March 10, 2014

Interfraternity Council President Talks Unity in Greek Life

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By RACHEL WEBER

Interfraternity Council President Cameron Pritchett ’15 did not come to Cornell planning to go Greek.

However, after joining the Sigma Chi fraternity his freshman year and taking on leadership roles such as alumni relations chairman, risk manager and president of the chapter, Pritchett has become a huge advocate for the Greek system at Cornell — which he said he believes is alive and thriving.

“This is an extremely exciting time for Greek life at Cornell,” Pritchett said. “We’re seeing more students who are rushing, more chapters who are interested in joining Cornell’s system.”

When he became president of Sigma Chi, Pritchett said he began to gain a better perspective on issues affecting the entire Greek system, encouraging him to pursue a “big picture role” in the Greek system as IFC president.

According to Pritchett, many students feel that Greek life is “under attack” by administrators, a notion he said he believes is due to a “significant communication gap” between the IFC, the administration and individual members of fraternities.

“As someone who has been more involved in conversation with administrators and high-level officials, I know that that’s not true,” Pritchett said. “Across all 36 chapters [of the IFC], you see a lot of similarities … but the same time, you see a lot of division and separation.”

Pritchett said he wants to unite Cornell’s Greek community by holding an increased number of forums, as well coming to each chapter house to talk to entire brotherhoods as opposed to only chapter presidents.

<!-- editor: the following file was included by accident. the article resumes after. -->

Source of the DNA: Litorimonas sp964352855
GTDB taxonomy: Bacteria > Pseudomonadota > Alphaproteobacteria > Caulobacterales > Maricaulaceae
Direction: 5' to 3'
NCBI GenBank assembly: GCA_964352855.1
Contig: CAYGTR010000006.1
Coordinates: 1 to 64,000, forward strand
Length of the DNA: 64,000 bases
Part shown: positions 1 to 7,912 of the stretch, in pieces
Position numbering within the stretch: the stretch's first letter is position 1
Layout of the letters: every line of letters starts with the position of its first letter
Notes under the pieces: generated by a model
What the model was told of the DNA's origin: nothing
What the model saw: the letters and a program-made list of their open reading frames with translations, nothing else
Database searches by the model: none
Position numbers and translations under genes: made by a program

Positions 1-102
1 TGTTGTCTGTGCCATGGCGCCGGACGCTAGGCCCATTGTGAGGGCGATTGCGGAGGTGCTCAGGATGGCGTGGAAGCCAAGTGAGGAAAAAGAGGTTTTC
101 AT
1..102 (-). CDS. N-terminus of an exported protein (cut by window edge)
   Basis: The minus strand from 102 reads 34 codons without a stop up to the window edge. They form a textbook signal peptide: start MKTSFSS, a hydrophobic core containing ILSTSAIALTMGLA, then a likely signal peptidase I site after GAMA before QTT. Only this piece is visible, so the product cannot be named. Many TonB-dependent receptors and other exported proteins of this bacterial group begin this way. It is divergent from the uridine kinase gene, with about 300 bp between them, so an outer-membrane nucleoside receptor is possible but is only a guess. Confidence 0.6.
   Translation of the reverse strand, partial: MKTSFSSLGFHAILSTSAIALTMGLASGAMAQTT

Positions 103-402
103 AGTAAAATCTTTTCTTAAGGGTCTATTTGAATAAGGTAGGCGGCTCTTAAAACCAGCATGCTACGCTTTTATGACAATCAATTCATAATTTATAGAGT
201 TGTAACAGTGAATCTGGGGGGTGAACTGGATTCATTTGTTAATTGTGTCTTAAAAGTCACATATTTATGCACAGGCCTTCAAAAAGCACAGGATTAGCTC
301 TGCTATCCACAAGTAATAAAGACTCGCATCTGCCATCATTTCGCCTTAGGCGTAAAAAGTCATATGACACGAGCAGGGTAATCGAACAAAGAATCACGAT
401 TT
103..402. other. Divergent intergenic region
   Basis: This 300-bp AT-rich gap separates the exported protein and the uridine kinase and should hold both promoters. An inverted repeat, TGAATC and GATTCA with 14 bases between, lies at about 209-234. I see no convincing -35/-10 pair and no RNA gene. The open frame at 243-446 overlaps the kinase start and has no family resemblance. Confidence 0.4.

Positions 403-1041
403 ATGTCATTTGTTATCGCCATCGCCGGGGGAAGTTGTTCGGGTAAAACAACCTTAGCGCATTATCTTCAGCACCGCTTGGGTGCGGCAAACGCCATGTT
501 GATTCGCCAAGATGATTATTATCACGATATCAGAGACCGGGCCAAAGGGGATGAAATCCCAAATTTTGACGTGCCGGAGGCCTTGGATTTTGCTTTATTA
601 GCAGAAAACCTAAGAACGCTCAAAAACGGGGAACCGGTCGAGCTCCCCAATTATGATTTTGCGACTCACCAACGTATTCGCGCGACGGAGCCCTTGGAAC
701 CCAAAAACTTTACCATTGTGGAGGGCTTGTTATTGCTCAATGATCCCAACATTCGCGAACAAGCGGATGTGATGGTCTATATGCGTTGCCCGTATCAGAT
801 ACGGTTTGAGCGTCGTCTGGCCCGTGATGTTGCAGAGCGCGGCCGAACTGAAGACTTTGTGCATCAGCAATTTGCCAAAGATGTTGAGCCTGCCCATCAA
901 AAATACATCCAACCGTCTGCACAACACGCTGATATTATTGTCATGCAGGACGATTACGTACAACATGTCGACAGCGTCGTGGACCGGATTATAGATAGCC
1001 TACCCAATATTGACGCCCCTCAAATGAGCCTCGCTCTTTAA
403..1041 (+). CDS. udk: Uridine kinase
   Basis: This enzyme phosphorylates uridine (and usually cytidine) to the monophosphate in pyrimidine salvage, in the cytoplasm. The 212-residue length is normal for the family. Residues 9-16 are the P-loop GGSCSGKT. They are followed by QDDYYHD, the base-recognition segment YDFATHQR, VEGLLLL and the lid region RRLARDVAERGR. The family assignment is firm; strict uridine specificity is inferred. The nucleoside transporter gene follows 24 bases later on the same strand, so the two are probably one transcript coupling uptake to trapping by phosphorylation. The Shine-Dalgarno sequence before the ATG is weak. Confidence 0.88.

“I think the first step is engaging more people on system-wide issues,” said Pritchett.

According to Pritchett, as president, he has formed committees that explore larger issues facing the entire Greek community, such as examining the quarter system — the system that allows potential new members to interact with brothers — for fraternity interaction, lengthening the New Member Education Process and establishing a campus Greek Week.

“There are concerns that by cutting off interactions with fraternities in the first quarter, it encourages high-risk drinking to go behind closed doors — to go either into dorms, or into unregulated environments like Collegetown,” Pritchett said.

Pritchett said he lead the formation of another committee to examine the results of reducing the New Member Education period from 12 weeks to the current four-week period.

“The goal is to produce a comprehensive report with a final recommendation [by the end of the semester] of what we believe the proper new member education process should look like, and what have been the challenges or the successes of the four-week plan,” Pritchett said.

According to Pritchett, a publicity and recruitment committee is forming to develop “innovative ways” to reach out to communities that historically do not join Greek life such as LGBT students, international students, underrepresented minorities, athletes.

“Even if [these students] decide not to go Greek, at least they will come away with a more positive view of the Greek community,” Pritchett said.

Pritchett said he felt there are negative stereotypes associated with Greek life that are “damaging” to the system.

“When you ask a student outside the community, the things they [associate] with Greek life [are] alcohol issues, hazing, sexual assault, exclusivity and socioeconomic bias,” he said. “They don’t usually come up with brotherhood or sisterhood, service, philanthropy, scholarship, intramurals, alumni relations and networking.”

Pritchett also said he and the IFC are working with Cornell Police and the Office of Fraternities, Sororities and Independent Living to address issues regarding alleged crimes.

“One concern students have had is the fact that crime alerts seem to involve only fraternities, while some other incidences that don’t involve Greek Life have not been reported in the same fashion,” Pritchett said.

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